Desmond McNeill, Fetishism and the Theory of Value: Reassessing Marx in the 21st Century. Palgrave Macmillan, 2021; 341 pp., ISBN 978-3-030-56122-2, £89.18 (hardcover).
Reviewed by: Stavros D. Mavroudeas, Department of Social Policy, Panteion University, Greece.
COMPETITION & CHANGE, September 2021,
This book offers a thorough and compelling analysis of the significance of the notion of fetishism for Marxist Political Economy. In contrast to Dobb’s (1979: 11) argument that the theories of fetishism and alienation belong to the Marxist theory of ideology, McNeill argues that they are sine qua non parts of the qualitative aspect of Marx’s Labour Theory of Value (LTV). This is a correct claim that the author proves convincingly, even though McNeill tends to downplay the quantitative aspect by stating that this was of no concern to Marx. Marxist Political Economy engages with both dimensions.
The broader framework within which the author conducts his analysis is the accurate thesis that the Marxist perspective remains relevant in the 21st century. The current crises and turmoil of the capitalist economy, the blatant failure of mainstream economics and the subsequent revival of interest in Marxian Political Economy attest to this.
The first part of the book examines the development of the notion of fetishism in Marx’s works, from an initial journalistic metaphor to a fully developed scientific concept. This analysis is extended in Part II where McNeill rigorously establishes the generic category of commodity fetishism and then its relationship to other forms of fetishism (money, capital and interest-bearing capital). He bolsters his exposition with a meticulous and accurate juxtaposition of Marx’s dialectical approach with that of Ricardo and Samuel Bailey (a critic of Ricardo and precursor of the Marginalist theory) regarding the nature of value. He accurately pinpoints Marx’s fundamental difference with both, namely his consideration of value as a social rather than a natural phenomenon. McNeill also juxtaposes Marx’s materialist dialectics with Hegel’s idealist dialectics. These two parts constitute the backbone of the book and offer original contributions to Marxist Political Economy.
Part III goes into slippery grounds as McNeill argues that value would be better understood through linguistics and reflects on the advantages and disadvantages of structuralist Marxism by considering the works of Althusser (whom he characterizes as a not serious structuralist), Levi-Strauss (a non-Marxist structuralist) and Godelier (a promising synthesizer of both of them). McNeill argues that Structuralism, despite its limitations, presents advantages for a social understanding of value and for conceiving of commodity as a sign. This is a rather problematic part of the book. Structuralism and his alter-ego, post-Structuralism (with whom he shares overt and covert linkages and similar deficiencies) fail to comprehend materialist dialectics and end up with an unproductive juxtaposition of structure with agent; unable to comprehend both and their interrelationship. Furthermore, making value a sign overemphasizes idealistically the social character of value and obliterates its physical dimension. This perspective – as notoriously exemplified by Baudrillard – opens the floodgates to post-Modernism and the subsequent dissolution of the LTV into an idealistic form-without-content analysis. On the contrary, for Marx, the social dimension of value does not extinguish its physical dimension. Value is the expenditure of human labour. But this expenditure is recognized, represented and renumerated according to the predominant social relations. In his discussion of Aristotle’s famous conundrum, Marx makes clear his position, which is also extremely realistic. McNeill does not recognize these well-known, contemporary problems.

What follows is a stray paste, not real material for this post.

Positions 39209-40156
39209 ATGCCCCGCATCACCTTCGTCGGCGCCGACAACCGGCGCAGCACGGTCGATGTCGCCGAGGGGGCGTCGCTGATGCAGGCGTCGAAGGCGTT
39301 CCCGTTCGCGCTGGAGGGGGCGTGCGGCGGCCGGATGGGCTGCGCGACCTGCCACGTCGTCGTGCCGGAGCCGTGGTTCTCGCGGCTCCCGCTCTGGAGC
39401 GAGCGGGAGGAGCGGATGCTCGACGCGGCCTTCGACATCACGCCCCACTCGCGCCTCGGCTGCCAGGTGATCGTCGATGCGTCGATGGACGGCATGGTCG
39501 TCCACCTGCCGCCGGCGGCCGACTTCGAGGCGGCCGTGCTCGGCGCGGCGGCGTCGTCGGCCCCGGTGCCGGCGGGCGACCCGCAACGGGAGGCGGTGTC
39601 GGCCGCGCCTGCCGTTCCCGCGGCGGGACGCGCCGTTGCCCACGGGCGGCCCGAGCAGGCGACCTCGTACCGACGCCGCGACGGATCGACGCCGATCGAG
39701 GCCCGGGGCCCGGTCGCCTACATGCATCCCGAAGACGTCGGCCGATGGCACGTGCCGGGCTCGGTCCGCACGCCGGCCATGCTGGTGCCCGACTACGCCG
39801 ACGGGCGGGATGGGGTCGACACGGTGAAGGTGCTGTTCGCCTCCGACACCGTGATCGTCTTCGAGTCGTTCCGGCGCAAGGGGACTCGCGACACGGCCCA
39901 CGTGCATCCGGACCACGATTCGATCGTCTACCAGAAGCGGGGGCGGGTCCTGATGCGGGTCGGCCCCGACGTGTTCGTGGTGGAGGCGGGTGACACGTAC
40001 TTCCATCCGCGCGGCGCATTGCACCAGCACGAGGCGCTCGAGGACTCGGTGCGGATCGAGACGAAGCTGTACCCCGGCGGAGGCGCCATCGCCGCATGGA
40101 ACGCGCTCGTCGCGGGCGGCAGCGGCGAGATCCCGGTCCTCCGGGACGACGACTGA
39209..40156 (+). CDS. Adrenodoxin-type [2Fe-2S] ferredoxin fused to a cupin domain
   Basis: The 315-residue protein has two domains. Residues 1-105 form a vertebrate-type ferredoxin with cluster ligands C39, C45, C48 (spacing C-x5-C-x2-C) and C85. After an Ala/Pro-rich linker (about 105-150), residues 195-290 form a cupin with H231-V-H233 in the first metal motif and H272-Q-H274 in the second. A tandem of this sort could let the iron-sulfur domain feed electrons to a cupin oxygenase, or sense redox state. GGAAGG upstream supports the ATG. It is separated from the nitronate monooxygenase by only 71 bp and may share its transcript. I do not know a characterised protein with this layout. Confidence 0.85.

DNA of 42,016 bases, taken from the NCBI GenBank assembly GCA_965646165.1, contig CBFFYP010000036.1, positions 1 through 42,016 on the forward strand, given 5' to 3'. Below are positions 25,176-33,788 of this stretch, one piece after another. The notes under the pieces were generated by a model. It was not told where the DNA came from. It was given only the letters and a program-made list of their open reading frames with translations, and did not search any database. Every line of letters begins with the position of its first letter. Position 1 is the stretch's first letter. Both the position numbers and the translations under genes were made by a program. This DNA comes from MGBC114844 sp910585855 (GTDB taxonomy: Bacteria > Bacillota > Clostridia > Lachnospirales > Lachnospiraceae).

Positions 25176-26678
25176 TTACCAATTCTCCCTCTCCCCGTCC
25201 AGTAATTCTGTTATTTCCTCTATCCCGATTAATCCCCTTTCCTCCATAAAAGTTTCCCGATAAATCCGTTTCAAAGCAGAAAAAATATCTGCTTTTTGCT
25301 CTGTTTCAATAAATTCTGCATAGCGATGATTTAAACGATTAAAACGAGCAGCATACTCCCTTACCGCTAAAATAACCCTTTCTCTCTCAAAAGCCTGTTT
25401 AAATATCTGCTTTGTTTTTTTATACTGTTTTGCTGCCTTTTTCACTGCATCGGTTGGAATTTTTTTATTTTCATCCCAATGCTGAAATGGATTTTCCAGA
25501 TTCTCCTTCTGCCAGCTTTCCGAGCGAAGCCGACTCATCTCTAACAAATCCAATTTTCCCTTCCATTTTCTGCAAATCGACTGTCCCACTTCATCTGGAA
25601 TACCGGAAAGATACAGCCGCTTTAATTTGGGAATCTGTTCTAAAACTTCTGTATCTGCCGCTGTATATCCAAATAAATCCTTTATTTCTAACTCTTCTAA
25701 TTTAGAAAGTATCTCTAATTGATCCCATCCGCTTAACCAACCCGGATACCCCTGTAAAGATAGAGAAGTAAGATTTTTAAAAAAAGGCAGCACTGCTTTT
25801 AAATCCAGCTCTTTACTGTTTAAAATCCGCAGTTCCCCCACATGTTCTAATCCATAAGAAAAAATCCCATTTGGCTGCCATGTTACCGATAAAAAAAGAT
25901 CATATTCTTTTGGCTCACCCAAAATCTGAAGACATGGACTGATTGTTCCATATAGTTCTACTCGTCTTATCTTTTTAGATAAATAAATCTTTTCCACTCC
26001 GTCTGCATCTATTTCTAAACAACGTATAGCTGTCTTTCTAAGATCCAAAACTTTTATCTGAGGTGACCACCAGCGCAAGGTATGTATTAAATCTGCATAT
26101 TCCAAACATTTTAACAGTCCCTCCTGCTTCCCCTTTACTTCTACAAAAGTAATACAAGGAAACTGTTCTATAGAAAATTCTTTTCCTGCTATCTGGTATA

Part IV continues into more slippery grounds as the author challenges Marx’s emphasis solely on production and considers also exchange and consumption as social relations and praises the contributions of Baudrillard and Bourdieu. This is a well-trodden path by the so-called use-value or culturalist theories of consumption. Their main argument is that Marx, by prioritising production, neglected use-value and hence the social determination of what is to be produced and what is to be consumed and by whom. Therefore, they placed their emphasis on value-form and especially in the social construction of use-value. This resulted in a failure (Fine, 2002; Mavroudeas, 2012). Their emphasis on the value-form neglects its quantitative, dynamic and historical dimensions and substitutes the qualitative for the quantitative. Hence, these theories fail to comprehend capitalist commodity production and to distinguish between productive and final consumption. Moreover, they inversed Marx’s logic. Instead of the combination of use-value and exchange-value to determine productive forces, class and power, it is the other way around. As a result, class and power become external referents through which is explained the pattern of uniformity and distinction in consumption. This inversion is based on a more general inversion of Marx’s logic: commodity and money become the central categories, thus displacing labour and value. The final stop for these theories was the post-Modernist quagmire. Last but not the least, Rosdolsky (1977) has accurately refuted the argument that Marx failed to theorize use-value. Confronting these problems, McNeill’s presentation remains ambivalent.